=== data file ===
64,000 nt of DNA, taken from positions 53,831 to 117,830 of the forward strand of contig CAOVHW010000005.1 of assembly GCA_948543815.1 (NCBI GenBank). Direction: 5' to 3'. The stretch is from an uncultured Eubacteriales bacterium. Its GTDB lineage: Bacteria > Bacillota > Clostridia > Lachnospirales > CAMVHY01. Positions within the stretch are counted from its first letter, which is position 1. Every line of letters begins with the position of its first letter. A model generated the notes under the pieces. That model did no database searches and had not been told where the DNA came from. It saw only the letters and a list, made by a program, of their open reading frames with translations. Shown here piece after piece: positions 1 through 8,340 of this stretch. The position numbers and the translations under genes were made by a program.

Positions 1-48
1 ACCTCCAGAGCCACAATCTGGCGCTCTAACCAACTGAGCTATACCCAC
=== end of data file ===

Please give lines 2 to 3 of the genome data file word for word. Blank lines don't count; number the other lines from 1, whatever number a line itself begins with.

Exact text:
Positions 1-48
1 ACCTCCAGAGCCACAATCTGGCGCTCTAACCAACTGAGCTATACCCAC